Facebook (Nasdaq: FB) is the world’s largest, and arguably most influential, social media platform, with more than 2.8 billion monthly active users as of 4Q 2020, including more than 258 million in the U.S. and Canada alone. Whether you use Facebook to stay in touch with friends or to build a brand, it’s hard to deny its ubiquity and reach.
The company has long been controversial, particularly due to its laissez-faire attitude towards what people and organizations post on the site. This reached a boiling point in 2020, as Facebook finally took steps towards removing hate speech and false information from its site. The prevalence of “fake news” and misinformation regarding the coronavirus forced the company to make changes regarding its policies and algorithms, and in late 2020, the company took the ultimate step of suspending then-President Donald Trump from its site in the wake of the attack on the U.S. Capitol.
Of course, these steps were in and of themselves controversial, particularly for shareholders, who want the company to maximize its profits. By reducing the number of people that interact with the platform, there could be a ripple effect that ultimately leads to reduced earnings for Facebook. So, in 2021, the company is going to have to figure out how to walk that fine line of policing the content on its site while still growing profits like it did in 2020, when earnings popped a whopping 58% to more than $29 billion for the year.
Another looming issue for Facebook is its privacy battle with Apple, coupled with the societal trend towards more consumer choice regarding third-party information dissemination. New changes in Apple’s operating system will make it harder for Facebook to personalize its advertising, resulting in a drag on the company’s revenues and earnings.
Will the company be able to navigate those waters in 2021? Analysts seem unfazed by the company’s problems, with a consensus “strong buy” on the stock and an average price target of $341.85, some 30% above current levels.
What Facebook Is Worth
Facebook’s Share Price, 52-Week Range
$137.10 – $304.67
Facebook’s Market Cap, 52-Week Range
GOBankingRates’ Evaluation of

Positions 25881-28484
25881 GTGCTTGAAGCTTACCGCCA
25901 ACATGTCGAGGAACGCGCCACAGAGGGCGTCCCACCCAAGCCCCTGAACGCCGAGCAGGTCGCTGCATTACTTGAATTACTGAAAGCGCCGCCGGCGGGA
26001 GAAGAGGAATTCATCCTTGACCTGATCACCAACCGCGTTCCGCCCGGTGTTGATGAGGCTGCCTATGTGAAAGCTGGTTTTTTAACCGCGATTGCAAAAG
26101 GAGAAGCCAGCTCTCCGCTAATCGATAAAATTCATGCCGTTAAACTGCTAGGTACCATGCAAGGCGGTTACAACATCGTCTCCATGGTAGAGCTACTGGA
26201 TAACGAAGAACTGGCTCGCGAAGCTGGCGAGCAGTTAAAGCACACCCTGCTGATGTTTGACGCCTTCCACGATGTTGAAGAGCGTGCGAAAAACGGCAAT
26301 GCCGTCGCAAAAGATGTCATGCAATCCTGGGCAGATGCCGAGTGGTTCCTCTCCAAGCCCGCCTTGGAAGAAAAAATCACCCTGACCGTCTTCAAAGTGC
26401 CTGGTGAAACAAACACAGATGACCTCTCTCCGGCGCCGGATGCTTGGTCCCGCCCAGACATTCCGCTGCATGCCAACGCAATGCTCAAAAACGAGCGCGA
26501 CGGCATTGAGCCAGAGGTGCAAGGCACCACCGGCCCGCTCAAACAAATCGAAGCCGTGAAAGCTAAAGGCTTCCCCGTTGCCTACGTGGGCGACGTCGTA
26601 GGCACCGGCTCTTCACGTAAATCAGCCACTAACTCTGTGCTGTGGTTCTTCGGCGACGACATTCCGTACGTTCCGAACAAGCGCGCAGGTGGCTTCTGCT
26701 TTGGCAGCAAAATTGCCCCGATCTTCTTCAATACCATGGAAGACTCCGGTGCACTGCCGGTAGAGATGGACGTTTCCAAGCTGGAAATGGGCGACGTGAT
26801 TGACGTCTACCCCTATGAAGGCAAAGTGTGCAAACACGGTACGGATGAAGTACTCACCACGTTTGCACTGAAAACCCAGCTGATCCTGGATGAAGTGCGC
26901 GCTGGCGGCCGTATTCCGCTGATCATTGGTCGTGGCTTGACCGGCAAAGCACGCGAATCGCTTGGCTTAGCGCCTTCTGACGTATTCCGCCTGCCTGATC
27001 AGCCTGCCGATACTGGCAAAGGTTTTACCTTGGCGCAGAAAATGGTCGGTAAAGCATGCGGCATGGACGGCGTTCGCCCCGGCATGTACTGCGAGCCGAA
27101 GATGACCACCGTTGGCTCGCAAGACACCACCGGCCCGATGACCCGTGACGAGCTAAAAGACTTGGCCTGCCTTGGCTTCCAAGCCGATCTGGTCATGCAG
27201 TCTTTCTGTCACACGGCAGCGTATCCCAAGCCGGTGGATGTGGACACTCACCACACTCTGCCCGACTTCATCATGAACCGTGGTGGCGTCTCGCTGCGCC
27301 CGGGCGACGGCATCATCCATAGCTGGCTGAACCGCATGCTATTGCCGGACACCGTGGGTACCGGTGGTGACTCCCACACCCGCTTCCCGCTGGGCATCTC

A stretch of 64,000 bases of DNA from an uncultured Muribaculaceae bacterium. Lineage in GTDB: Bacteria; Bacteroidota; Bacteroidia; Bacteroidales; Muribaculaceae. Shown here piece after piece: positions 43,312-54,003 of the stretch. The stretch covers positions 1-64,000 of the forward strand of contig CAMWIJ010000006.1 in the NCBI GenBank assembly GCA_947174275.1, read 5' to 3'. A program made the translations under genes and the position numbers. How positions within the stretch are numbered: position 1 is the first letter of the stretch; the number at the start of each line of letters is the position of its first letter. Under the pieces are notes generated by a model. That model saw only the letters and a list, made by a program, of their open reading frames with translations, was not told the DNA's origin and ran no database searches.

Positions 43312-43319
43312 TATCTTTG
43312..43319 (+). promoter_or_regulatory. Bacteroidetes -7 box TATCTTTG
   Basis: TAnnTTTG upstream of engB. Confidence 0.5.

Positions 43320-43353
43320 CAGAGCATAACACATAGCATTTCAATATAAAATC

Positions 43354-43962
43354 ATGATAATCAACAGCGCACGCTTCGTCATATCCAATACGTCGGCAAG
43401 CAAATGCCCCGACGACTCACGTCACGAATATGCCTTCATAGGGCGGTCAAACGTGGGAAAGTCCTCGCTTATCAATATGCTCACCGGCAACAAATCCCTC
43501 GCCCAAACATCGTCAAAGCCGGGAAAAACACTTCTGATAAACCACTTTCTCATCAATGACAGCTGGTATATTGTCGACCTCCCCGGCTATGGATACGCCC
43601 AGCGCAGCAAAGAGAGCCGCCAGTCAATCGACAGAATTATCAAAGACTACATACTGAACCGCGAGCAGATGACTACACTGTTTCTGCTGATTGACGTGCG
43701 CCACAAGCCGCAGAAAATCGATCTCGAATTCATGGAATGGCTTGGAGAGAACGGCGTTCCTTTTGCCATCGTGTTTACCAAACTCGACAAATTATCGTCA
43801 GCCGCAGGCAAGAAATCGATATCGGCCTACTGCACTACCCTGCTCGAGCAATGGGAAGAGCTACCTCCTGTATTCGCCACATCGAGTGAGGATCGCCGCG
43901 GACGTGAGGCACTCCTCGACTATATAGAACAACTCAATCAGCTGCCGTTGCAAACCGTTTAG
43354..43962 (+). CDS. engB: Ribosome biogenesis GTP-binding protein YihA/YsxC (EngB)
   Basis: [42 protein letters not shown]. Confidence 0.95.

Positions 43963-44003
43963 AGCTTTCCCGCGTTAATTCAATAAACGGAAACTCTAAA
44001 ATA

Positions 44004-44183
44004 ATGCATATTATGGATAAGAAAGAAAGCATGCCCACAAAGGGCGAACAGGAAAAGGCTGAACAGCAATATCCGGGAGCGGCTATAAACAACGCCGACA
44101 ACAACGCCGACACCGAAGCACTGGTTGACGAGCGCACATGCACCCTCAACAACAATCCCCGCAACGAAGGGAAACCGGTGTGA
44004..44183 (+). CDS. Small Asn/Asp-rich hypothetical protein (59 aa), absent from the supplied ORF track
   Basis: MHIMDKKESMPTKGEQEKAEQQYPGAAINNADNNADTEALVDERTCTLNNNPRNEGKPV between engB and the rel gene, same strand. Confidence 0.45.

All information on 52-week range accurate as of Feb. 19, 2021.
Menlo Park, Calif.
Facebook’s Market Cap Range: $329.04B-$731.2B
One of the most reliable gauges for what a company is really worth is market capitalization, or market cap for short. The market cap is the value of all of the company’s stock combined, giving you a sense of what value investors are placing on the company based on the price it is trading at.
Facebook’s market cap has ranged between $329 billion and $731 billion from February 2020 to 2021.
Mirroring the company’s outstanding earnings performance in 2020, Facebook stock had a year to remember as well. Even in the face of the coronavirus pandemic, which decimated many businesses across the country, Facebook managed to pop 33%.
Facebook Net Worth: $279.95B
Although market cap gives you a sense of what the market values a company at, it’s based entirely on market sentiment — essentially reflecting the ever-changing opinions of investors — and it can change hourly. The GOBankingRates Evaluation, however, calculates a company’s net worth based on measurable figures like assets and revenue. It’s a more conservative valuation taking into account full-year profits and revenue from the last three years and the company’s assets and debts.
Based on Facebook’s revenue and profits from the last three years, Facebook is worth just under $280 billion.
Facebook’s initial public offering got off to a rocky start, as the stock plummeted 50% in the first few months and took a full year to get back to its IPO price of $38. After improving its business model through better user experience, however, the company has since been on the rise, averaging returns of over 20% per year over the last five years, with a market cap of nearly $628 billion.
Facebook might have some choppy waters ahead, as it faces privacy and censorship concerns in addition to difficult earnings comparisons with its great 2020. However, Facebook has always had controversial waters to navigate, and the stock has continued to outperform.
Facebook’s History and Investors
Eduardo Saverin, Dustin Moskovitz, Chris Hughes and Mark Zuckerberg co-founded Facebook in 2004 while they were students at Harvard. The 2010 movie “The Social Network” dramatizes the company’s origin story, focusing on the split and subsequent falling out of Saverin and Zuckerberg.
As of February 2020, Facebook’s biggest shareholders include its founders, as well as big-name financial companies such as The Vanguard Group, Fidelity Management & Research and BlackRock Fund Advisors.
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John Csiszar contributed to the reporting for this article.
Last updated: Feb. 23, 2021
Mark Zuckerberg’s net worth accurate as of February 20, 2021, according to Forbes’ The World’s Billionaires 2020 list’s real-time data.